Using personal experiences to discuss the potential influence of video games.
Sierra; it screams classic PC gaming.
...become a Private Investigator. Crazy, right?
It’s one of those stories that I try to use in order to explain to non-gamers that this medium is more than just a child’s time waster. This is bigger than movies. It has the ability to tell stories in ways that we have barely even tapped yet. It can influence us in ways that movies and books would only hope. I am telling you people, this stuff is exciting.
In my case, it all started out around the age of 11. My older brother had convinced my parents to get him a computer. We had moved to Canada from Poland 3 years earlier and we were really getting settled in. Stuff like computers were not always a luxury you could afford back home. Here was different though. And this was an ancient PC by our standards today; like pre-Pentium stuff. But it was awesome. And as with any self respecting computer user, my brother played games. He played all types of games like space sims, flight sims, strategy and adventure games. The ones that particularly stuck with me were the FMV games. Those always seemed like something special.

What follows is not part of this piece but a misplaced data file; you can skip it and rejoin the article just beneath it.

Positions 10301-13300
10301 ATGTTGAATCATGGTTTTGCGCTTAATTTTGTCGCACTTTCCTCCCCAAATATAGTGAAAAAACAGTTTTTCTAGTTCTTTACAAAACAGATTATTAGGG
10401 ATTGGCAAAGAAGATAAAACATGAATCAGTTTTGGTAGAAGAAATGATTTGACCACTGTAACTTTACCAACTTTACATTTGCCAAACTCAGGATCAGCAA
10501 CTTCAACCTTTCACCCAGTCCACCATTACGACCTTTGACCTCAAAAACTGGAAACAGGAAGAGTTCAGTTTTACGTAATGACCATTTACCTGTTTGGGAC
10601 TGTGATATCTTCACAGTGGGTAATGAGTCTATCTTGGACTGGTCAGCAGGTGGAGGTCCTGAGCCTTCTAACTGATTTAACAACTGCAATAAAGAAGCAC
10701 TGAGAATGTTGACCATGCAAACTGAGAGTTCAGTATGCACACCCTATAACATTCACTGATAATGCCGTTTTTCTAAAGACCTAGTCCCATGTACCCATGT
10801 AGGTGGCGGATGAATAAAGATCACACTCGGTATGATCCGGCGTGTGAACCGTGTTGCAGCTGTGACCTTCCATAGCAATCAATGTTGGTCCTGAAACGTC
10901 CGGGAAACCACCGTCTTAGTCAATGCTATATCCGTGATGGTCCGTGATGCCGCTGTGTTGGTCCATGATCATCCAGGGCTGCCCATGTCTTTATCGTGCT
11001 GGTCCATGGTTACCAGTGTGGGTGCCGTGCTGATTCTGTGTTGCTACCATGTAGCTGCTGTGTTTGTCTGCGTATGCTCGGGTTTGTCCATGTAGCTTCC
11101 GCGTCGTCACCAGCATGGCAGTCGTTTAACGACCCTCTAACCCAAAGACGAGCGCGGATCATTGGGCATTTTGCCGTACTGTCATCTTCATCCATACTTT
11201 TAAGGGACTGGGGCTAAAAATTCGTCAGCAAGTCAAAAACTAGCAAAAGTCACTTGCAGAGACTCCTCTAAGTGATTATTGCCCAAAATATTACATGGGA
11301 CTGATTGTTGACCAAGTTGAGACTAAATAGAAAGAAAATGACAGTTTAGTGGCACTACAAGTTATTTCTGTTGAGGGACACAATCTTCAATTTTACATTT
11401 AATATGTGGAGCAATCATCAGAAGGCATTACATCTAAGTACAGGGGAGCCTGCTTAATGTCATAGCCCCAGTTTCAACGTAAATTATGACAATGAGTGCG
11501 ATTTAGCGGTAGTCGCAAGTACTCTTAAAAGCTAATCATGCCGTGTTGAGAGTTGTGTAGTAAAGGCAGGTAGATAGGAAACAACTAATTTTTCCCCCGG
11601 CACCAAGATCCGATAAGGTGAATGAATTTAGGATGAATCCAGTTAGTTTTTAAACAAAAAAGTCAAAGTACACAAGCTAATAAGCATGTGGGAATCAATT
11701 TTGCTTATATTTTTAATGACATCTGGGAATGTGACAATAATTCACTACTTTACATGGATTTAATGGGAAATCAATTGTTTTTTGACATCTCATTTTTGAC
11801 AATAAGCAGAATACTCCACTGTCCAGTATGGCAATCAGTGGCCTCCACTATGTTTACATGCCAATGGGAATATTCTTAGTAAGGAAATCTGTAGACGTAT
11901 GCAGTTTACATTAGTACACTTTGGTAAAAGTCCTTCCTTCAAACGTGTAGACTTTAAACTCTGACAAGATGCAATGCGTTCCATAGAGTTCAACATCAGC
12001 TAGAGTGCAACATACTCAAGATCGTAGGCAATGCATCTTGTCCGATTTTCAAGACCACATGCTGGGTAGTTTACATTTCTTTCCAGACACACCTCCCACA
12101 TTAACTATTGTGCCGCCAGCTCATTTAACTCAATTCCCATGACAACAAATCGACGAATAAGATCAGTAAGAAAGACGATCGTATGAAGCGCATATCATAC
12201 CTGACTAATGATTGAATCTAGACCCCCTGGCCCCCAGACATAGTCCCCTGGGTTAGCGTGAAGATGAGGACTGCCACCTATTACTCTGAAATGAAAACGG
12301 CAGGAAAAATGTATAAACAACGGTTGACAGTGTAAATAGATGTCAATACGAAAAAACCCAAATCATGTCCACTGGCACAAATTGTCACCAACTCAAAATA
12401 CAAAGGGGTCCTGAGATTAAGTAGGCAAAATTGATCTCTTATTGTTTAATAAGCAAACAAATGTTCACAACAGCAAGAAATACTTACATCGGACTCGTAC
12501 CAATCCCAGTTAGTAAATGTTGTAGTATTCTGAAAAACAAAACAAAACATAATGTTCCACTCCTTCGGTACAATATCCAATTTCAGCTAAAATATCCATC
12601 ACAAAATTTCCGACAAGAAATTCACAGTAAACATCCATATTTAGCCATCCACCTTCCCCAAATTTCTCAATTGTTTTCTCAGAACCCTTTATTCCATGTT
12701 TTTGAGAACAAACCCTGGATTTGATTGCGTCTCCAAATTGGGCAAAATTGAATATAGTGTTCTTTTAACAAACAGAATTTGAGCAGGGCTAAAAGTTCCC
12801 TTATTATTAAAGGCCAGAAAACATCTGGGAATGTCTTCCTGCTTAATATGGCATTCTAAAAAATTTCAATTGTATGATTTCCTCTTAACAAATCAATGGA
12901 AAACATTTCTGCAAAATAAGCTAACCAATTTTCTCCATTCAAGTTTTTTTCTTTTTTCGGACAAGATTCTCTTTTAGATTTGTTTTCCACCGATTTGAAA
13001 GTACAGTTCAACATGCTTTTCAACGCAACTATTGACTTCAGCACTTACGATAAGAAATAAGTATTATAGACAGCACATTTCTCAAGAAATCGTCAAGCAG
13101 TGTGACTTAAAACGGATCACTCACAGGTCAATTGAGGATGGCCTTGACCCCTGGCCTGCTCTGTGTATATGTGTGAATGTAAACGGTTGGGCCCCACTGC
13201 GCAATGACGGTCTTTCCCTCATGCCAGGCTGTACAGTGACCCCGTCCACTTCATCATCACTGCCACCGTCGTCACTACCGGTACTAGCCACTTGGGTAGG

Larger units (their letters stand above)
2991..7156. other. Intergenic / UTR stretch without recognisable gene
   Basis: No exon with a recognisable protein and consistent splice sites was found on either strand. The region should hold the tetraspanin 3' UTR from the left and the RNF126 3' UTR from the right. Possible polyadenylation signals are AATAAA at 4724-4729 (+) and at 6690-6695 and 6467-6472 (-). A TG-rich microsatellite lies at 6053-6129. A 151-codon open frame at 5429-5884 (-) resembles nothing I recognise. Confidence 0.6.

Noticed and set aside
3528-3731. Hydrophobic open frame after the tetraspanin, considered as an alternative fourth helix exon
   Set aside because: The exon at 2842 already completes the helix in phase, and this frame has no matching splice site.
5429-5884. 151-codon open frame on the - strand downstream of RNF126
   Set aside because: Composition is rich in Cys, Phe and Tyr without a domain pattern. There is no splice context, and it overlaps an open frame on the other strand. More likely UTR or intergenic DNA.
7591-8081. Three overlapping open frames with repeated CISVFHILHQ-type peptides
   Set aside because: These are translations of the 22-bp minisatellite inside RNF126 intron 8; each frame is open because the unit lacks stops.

The first one I saw my brother playing was Tex Murphy: Under a Killing Moon. He had borrowed it from a friend. This was before the days of mass CD copying piracy, so I can assure you it was legit. I would try to look over his shoulder as he tried to guide Tex through his adventure in post World War 3 earth. He was talking to mutants, looking for clues, and all of it was “real”. I specifically remember seeing the flash back scene where Tex recalls catching his wife flirting with an upholstery man while he is away. The only thought going through my head then was “OOOOO, grown-up stuff.” I had no idea how ridiculous the whole premise was. There was definitely something very intriguing with the adventures of this gum-shoe. I never got to play the game myself though. I was “too young” to touch the computer. Ppfffttttt.....